(b) the prevalence rates will increase with the age of the participants in the samples, and
(c) females will present higher prevalence rates than males.



Discussion

The aim of this research was to examine, by means of a meta-analytic investigation, the prevalence rates of LBP in children and adolescents, as well as to search for characteristics of the studies that can explain the heterogeneity exhibited by the prevalence rates. With this purpose, a total of 59 studies fulfilled our selection criteria and were included in our meta-analysis.

The results confirmed the hypothesis that the lifetime prevalence is higher than the period prevalence and, in turn this is higher than the point prevalence. These results coincide with those obtained by Louw et al. [33] that detected mean LBP point, one-year, and lifetime prevalences for adolescents of 12%, 33%, and 36%, respectively.

The hypothesis that the prevalence rate would increase with the age of the participants in the samples was confirmed by our results. These findings are in line with those obtained by Balagué et al. [11] and Jones et al. [19]. Balagué et al. [11] reported lifetime prevalences of 16% and 58% for children and adolescents, respectively, and Jones et al. [19] reported lifetime prevalences of 18.2% for 10 years old children and of 65.6% for 16 year old adolescents.

With regards to gender, authors such as Shebad et al. [20] and Kovacs et al. [62] found higher lifetime prevalences for women (64.7% and 69.3%, respectively) than for men (50.8% and 50.9%, respectively). On the contrary, Newcomer et al. [72] reported higher prevalence rates for men than for women (57% and 44%, respectively). Finally, Olsen et al. [74] did not find relevant differences between the lifetime prevalence rates for men and women (30.7% and 30%, respectively). The results of our meta-analysis exhibited a nonstatistically significant relationship between gender and lifetime prevalence and, as a consequence, our hypothesis of a larger prevalence for women than for men was not confirmed.

The large heterogeneity found in all types of prevalence indicates the existence of characteristics of the studies causing this variability. The publication year influenced the lifetime prevalence rates, with the higher prevalence rates being reported in the most recent studies. This result seems to be very solid, as in the multiple meta-regression model publication year was one of the two predictors that achieved a statistically significant relationship with the lifetime prevalence, once controlled the methodological quality of the studies, the delimitation of pain, and the mean age of the sample. However, what our analyses do not enable us to determine are the reasons of that increase in the prevalence rates. Thus, it could be that children are changing their activity level or they are more overweight; it could be that the actual prevalence has not changed but the reporting has; or it could be that the questions used to assess the prevalence have changed. This point would need more research. Regarding the methodological quality of the studies, the studies with a better quality tended to show higher lifetime prevalence rates than studies that were methodologically poor.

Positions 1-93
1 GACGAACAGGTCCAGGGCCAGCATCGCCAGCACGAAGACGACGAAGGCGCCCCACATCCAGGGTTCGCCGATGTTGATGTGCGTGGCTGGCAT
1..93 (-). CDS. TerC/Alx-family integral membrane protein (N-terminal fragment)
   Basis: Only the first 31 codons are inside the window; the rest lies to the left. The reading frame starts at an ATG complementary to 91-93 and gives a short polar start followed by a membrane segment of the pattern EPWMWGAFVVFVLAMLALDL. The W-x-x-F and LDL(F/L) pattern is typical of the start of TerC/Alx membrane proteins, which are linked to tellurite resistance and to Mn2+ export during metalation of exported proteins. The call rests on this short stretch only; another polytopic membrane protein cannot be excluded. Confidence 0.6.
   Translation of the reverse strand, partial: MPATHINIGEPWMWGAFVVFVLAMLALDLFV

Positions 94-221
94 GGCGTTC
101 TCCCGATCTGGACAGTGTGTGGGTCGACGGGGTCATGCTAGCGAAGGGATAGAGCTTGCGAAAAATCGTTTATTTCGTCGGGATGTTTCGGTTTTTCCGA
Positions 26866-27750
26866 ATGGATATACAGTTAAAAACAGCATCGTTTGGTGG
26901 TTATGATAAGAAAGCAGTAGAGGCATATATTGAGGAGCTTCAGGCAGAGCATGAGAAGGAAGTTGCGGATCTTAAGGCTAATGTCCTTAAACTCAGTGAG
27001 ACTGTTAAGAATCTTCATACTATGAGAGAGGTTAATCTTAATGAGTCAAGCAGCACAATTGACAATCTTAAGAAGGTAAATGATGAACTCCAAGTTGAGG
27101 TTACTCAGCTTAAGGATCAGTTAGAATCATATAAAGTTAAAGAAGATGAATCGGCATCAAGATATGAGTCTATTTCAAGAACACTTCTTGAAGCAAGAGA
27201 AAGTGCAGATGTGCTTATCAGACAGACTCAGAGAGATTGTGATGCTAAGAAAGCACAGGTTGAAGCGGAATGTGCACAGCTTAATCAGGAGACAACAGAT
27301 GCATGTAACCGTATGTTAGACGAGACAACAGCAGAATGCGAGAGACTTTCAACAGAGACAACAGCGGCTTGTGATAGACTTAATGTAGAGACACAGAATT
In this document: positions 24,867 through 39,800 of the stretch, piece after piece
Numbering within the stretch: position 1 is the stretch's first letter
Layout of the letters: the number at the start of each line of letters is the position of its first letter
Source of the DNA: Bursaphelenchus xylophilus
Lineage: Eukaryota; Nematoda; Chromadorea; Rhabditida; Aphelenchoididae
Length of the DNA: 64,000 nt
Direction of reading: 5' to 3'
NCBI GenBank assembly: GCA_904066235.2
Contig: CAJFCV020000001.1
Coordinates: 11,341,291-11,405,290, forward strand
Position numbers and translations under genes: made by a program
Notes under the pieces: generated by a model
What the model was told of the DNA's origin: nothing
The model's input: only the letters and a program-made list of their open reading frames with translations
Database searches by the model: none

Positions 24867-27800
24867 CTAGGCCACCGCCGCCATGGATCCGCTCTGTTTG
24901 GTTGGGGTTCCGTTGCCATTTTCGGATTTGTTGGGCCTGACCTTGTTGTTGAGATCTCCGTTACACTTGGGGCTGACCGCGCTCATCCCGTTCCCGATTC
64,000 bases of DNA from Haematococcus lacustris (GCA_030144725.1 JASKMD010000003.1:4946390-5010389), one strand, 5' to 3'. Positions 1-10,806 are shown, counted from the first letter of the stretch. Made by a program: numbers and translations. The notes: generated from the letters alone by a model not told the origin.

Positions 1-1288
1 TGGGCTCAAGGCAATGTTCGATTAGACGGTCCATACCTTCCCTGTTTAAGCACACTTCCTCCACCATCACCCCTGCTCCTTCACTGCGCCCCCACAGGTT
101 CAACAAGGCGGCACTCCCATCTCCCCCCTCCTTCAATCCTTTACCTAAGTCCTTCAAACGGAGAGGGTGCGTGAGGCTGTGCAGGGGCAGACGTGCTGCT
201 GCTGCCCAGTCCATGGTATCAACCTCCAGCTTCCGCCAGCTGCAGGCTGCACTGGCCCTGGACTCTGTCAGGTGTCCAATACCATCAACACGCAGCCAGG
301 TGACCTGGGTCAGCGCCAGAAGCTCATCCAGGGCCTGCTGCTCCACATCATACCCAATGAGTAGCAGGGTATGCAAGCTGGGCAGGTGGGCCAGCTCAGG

The most common methodological shortcomings of the studies included in the review were the lack of a clear definition and delimitation of LBP and the absence of important specifications of LBP such as the frequency of episodes, its intensity and duration. In particular, out of the studies published between 1980 and 2001, only 40.9% reported a clear definition of LBP, whereas in the most recent studies (from 2002 to date) this percentage was 73%. With regards to the LBP specifications, the percentage was 71% for studies published in the last 10 years and 29% for those that were not published in the last 10 years.

Limitations of the meta-analysis

It is important to note some limitations of our meta-analysis. The small number of studies that reported point and period prevalence rates discouraged the analysis of moderator variables and, as a consequence, this kind of analysis was applied for lifetime prevalence rates only. On the other hand, the absence of a more detailed description in the primary studies about such important aspects as the exact area of pain caused uncertainty in our coding process.

Implications for clinical practice

The results of our meta-analysis have important consequences for professionals. Our finding of higher prevalence rates in the most recent studies suggests that LBP is a problem that is increasing in childhood and adolescence. As a consequence, more attention should be devoted to develop and apply prevention programs for young children in order to break this trend. On the other hand, our finding of higher prevalence rates in the studies with older subjects points to the need for efforts towards an early detection of LBP in children and adolescents.

Implications for future research

Our results enable us to make recommendations for future research in this field. Firstly, it is advisable that future studies report more information regarding the definition of LBP. Issues relating to the exact area of pain, the frequency of episodes, their intensity, and the duration need to be specified. Secondly, there is a need to improve the methodological quality of studies in order to avoid threats against the representativeness of the samples and the internal validity of the studies. Finally, studies should report prevalence rates of LBP disaggregated by age and sex.



Conclusion

In conclusion, the most recent studies seem to show higher prevalence rates than the oldest ones, and studies with a better methodology tend to show higher lifetime prevalence rates than studies that are methodologically poor.